The sound was, it turned out, the least of the technical difficulties encountered. The live feed failed after the first scene with Edgar and Gloucester in the second half and just as Jacobi entered for his first ‘mad’ scene. This fifteen/twenty minute interruption was met with a more uninhibited groan from the cinema audience, in an ‘I told you so’ manner (more used as we are to complaining than offering accolades!). Thus far they felt it had been almost too good to be true and the inevitable technical hitch had to happen. However, the actors recommenced with ease. This highlighted the fact that theatre is about ‘liveness’ and tension, with a detectable sense of risk-taking but also the reassurance of the control that the actors have over the material. Commanding performance takes on a new meaning in this context. In terms of framing and the aspect of the camera angles there were times when they seemed quite cautious and other times when they gave an emphasis and a quality to the scene that was unique to this experience. For example, Lear’s confrontation with Goneril after he insults her servant and then curses her was one scene that came across superbly well. The framing when he bore down on her, although keeping his distance, showed the tension in Jacobi’s body. Gina McKee as Goneril was not fully in view, but when she turned after his tirade had finished, she had tears down her cheeks. This was electrifying and an element of a cinematically streamed live performance that I think could not have been repeated in any other context. The ‘Blow winds’ speech began in a stage whisper, which was – I think – a concession on the part of such a skilled, experienced actor as Jacobi, to the sound quality of the acoustic feed. It built to a brilliant crescendo and the ‘unaccommodated man’ speech following was set within an excellent tableau. Also, Kent (who had a great Midlands twang to his accent that suited his language extremely well) when he is placed in the stocks, was filmed using a panning shot that then came in for a close-up as his speech intensified.

One of the things that I was concerned about was how the action towards the play’s climax would be handled. The series of rapid, physical scenes as the warfare escalates, contrast with the quieter, tragic scenes between Lear and Cordelia. The latter scenes need to offer a calm centre to the action wherein the philosophical meaning of the tragedy is concluded, whilst the madness increases and builds around them. The configuration of the shots and framing did not cause this element to slide, fortunately, and there were genuine tears shed around me at Lear’s recognition of Cordelia and at his entrance with her lifeless body. Although, the camera is still ruthless and unforgiving, and in Pippa Bennet-Warner’s case, as Cordelia, and Jacobi as the dead Lear slumped next to her – we could still detect (very laboured) breathing! It brought home just what an exertion such performance is and the stamina and vigour needed to carry it out, let alone to have to repeat scenes due to a failed satellite link.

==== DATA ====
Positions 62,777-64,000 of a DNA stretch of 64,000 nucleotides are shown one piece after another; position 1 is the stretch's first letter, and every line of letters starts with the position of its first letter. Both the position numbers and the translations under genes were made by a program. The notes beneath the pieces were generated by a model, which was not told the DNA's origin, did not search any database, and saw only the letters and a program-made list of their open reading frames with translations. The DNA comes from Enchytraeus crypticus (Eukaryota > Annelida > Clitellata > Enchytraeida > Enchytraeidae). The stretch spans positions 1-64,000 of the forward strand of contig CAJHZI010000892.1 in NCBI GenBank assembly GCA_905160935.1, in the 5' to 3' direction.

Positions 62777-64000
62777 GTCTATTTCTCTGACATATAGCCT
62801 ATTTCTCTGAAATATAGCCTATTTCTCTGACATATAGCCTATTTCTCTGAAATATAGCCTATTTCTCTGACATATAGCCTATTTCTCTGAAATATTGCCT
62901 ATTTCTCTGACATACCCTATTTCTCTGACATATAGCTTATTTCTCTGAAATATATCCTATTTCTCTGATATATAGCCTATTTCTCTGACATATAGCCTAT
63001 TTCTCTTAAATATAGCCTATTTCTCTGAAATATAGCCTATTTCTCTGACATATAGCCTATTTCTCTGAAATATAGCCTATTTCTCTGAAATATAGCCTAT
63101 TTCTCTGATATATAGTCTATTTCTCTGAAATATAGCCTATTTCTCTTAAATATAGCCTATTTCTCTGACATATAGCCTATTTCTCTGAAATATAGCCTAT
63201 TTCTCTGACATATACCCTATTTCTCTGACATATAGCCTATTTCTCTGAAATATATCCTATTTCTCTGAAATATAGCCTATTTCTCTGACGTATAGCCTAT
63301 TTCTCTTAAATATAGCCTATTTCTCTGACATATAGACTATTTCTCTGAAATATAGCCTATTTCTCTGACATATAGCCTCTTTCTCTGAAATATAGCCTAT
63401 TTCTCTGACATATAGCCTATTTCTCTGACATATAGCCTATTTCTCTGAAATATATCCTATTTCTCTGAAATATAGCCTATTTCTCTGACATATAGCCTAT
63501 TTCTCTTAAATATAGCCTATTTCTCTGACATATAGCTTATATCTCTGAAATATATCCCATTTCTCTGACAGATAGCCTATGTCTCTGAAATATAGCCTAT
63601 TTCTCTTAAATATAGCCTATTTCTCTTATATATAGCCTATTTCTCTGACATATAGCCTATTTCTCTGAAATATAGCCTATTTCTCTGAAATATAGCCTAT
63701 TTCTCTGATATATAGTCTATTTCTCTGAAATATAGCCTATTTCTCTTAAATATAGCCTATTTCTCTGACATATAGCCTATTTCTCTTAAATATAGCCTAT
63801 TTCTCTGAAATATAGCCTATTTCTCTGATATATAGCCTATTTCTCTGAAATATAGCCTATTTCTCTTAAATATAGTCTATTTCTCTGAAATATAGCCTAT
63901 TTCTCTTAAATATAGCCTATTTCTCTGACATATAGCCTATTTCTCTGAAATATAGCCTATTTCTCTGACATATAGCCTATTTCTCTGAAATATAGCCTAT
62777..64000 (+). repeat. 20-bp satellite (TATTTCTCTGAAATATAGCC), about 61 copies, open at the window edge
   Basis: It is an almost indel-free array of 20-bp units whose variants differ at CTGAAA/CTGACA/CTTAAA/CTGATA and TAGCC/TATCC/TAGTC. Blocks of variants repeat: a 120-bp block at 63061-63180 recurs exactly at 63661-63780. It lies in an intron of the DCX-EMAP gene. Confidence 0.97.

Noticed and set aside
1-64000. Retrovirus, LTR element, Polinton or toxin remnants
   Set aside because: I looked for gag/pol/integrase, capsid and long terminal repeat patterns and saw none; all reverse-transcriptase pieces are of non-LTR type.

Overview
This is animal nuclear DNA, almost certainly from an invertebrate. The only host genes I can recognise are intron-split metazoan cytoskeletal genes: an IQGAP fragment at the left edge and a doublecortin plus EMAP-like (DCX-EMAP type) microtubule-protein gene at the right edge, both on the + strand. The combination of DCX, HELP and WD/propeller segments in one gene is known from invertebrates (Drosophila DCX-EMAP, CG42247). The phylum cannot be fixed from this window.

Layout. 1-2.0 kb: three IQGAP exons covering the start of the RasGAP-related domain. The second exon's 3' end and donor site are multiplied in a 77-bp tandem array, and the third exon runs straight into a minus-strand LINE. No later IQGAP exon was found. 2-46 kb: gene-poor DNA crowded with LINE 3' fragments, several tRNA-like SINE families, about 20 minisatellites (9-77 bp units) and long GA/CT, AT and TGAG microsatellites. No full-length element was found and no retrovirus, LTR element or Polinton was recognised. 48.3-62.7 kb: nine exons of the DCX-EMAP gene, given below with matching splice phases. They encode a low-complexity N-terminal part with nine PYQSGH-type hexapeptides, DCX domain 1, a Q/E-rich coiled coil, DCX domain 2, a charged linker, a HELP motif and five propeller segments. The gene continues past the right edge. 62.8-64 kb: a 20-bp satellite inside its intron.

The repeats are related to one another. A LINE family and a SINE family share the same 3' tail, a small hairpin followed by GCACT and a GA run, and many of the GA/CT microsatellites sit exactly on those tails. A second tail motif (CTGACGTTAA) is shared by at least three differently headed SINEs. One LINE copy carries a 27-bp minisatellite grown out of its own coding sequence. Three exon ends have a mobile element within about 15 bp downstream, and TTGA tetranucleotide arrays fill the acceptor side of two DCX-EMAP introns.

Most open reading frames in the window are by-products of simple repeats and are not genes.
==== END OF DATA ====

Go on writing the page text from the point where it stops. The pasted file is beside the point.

Posted in film and television adaptation, Popular Culture, Shakespeare Studies, Theatre | 1 Comment

Today’s the day: Peter Brook’s theatrical economy, ‘A Magic Flute’

Most people can have hardly failed to notice the news today about Arts Council England’s (ACE) announcement of their new portfolio of projects and support for organisations and individuals. From 849 regularly funded organisations there are now 695. This article in the Guardian summarises today’s outcomes:


Of course, none of this comes as any surprise to most; especially those of us that remember the 1980s and the now legendary (but sadly still real) cuts under Margaret Thatcher. As a student in the late 1980s I went to see the heart-rending and life-changing RSC production of Othello, starring Ian McKellern as Iago, Willard White as Othello, Imogen Stubbs as Desdemona and Zoe Wannamaker as Emilia. I had never realised that theatre performance could bring tears to the eyes (I was about 18 years old, mind). The cathartic effect had never had its full impact on me until then. It was at the Young Vic theatre. The RSC performed a series of benefit (for want of a better word) performances in order to help boost the funds of the theatre. It was and is such an exciting intimate space that has made its reputation and based its establishment on supporting up-and-coming writers, actors and directors. After the performance, as we made our way out of the theatre, stage crew were in place rattling collecting buckets, appealing for our loose change. The memory of it still breaks my heart. How could an artistic establishment (of British theatre at large) that had supported and enabled directors, actors, singers, crew, designers, etc. to make such an powerful and important work come to life once more on stage be reduced to begging in the street? And we are back to that now. Today must be a day of reflection as to what the arts mean to our society. But that reflection must rapidly give way to determination and – not to put too fine a point on it defiance.